Lead image (which is beautiful and not at all part of a fad) courtesy of Moose on Pexels.
Bokeh for the sake of bokeh like super shallow depth of field just because.
I agree with that one. I think it will always be with us, though. Sometimes, in moderation, it's okay. But not an excuse to be lazy and just obliterate the background instead of incorporating it.
Yep, that's the problem in our city. It's clean with abundant green space but also very cluttered. Very few architectural icons and our version of urban forestry is to plant as much stuff as possible and see what survives the winter. Great place to live, not so great to take photos in. I'd put money on every pro in the city having an 85 1.2 and 135 2.0 in their bag for the sole purpose of erasing distracting backgrounds.
This is a super unpopular opinion, especially with the help from companies like Google and Apple who artificially create it with their phones. So this trend is only get worse as their software gets better.
This is, however, an opinion that I completely agree with. People will pay so much money for lenses that produce photos with hardly any detail. This is becoming so popular with the younger crowd. They learn that the way to make a good photo is to make the background blurry instead of learning compositional and lighting skills.
I wish this trend would go away soon, but I fear that it's going to stick around for a while.
I think the mark of a "professional" photo is going to soon become having very little blur and still having an attractive composition. When everyone is making bokah on their iPhone, shooting at F 1.2 is going to look even more cheesy than it already does (to me at least).
I really appreciated Tony Northrup's video showing that a lot of regular people don't care about bokeh.
I think of bokeh as a tool, lousy background, blur it out. Other than that I'm at f8 for most of my work.
Apple has a commercila where a mom is mad at her friend who bokehed her kid.
Best Apple commercial ever!
Do you know how many people I spoke to never even heard the word bokeh? Or what it means? Apple wants to look cool and mainstream words but the fact is, no one cares or even knows what it means.
I am with Tony Northrup on that.
I have been shooting since the 80s. I first heard "Bokeh" on the internet, maybe DPReview. Is it a technical, camera club, or art gallery term? I never heard used on any commercial/advert/editorial gig.
I started hearing "bokeh" in 1999. Yeah, it was in DPReview.
At least then, there was still an effort to distinguish what "bokeh" actually means--quality of blur--rather than simply artsy jargon for "blur."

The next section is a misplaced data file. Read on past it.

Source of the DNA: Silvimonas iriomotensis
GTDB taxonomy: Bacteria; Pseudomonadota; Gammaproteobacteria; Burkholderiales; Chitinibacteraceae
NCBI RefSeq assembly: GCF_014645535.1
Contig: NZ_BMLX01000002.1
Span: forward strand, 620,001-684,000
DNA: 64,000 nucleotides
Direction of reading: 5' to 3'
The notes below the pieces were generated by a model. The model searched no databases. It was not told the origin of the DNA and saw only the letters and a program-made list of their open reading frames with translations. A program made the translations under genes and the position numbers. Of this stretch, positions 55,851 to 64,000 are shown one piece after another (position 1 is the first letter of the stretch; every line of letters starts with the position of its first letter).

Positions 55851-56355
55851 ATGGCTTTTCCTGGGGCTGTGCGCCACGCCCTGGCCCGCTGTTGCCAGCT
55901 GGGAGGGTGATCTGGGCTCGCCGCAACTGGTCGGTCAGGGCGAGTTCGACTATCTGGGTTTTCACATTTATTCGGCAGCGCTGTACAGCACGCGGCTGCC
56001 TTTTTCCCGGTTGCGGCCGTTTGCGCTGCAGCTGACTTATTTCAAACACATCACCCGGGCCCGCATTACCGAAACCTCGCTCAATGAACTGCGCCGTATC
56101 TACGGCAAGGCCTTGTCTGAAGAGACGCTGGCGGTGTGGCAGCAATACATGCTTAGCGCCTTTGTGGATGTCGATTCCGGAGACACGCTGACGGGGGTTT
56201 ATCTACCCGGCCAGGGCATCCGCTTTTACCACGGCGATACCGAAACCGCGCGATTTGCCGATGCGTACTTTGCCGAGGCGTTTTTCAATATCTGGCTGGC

That was pretty damn funny!
Hahaha that was very funny
Oh, this is a good one!
Meh, I just see it as subject separation and that it's no different than using a cloth background when your background sucks. I would also say that shallow DOF is probably the biggest distinction between a pro camera and a cell phone pic when viewing them online these days (with some exceptions) even though the "portrait mode" on some phones fake the Bokeh.
Considering AI and "Faukeh" from many new phones I'd say the biggest distinction between phones and "proper" cameras is noise.
Although, I guess both are difficult to distinguish when viewed on phones and tablet devices without zooming in.
True Sean- When an experienced photographer is hired to photograph older successful folks she knows the 'Hubble Telescope' rendering of every lousy Monday morning meeting blemish and line on the subjects face doesn't result in calls for additional work.
There are no fads or rules for successful photographers.
Hard work, study and accepting the occasional mundane assignment puts gas in the car and new sails on the sloop.
That's how one gets the real long-hood Porsche 911 in one's garage.
Imagon- Strap one on and go car shopping...
I've divorced two wives just for saying the word 'bokeh'.
At the same time? lol
I think a lot of the Bokeh fad is due to poor understanding of exposure triangle. Or worse, that they do understand the triangle but the poor quality of their APSC camera and it's kit lens mean that the available light in the room have them opening the iris as far as it goes just to get a non blurry shot.
I've been doing this seriously for about 6 years now. I've dabbled in just about every sort of 'trend', past and present. I still do HDR in both natural and gawdy. I just did a presentation for our photo club on HDR and how it's been pigeon holed by so many. I did a gawdy shot, a natural shot, and showed how to take one image and make a faux HDR shot using LR and creating virtual copies but changing the exposure values of two of them.
As the article states, when used properly, HDR is a very good tool.
If you can tell the it got the HDR treatment it's tacky. The point should be to make sure people won't know right away.
I guess it depends on who's looking at it. This is one of my best selling prints and received third place in my very first exhibition. I know it's not for everyone and I get a lot of negative comments on this sort of shot, but the fact is, there's people out there that not only like it, they hang it in the homes and/or offices.
Except for the Valvoline bottle in the background the HDR pretty much works for me in this shot as it becomes more of an illustrative image. As a straight photo, it might not be as interesting.
The tone mapped stuff works pretty well with mechanical subjects. You ought to see it printed on metallic based paper! :-)
That's not HDR as much as excessive tone mapping. The blurriness is a bit distracting.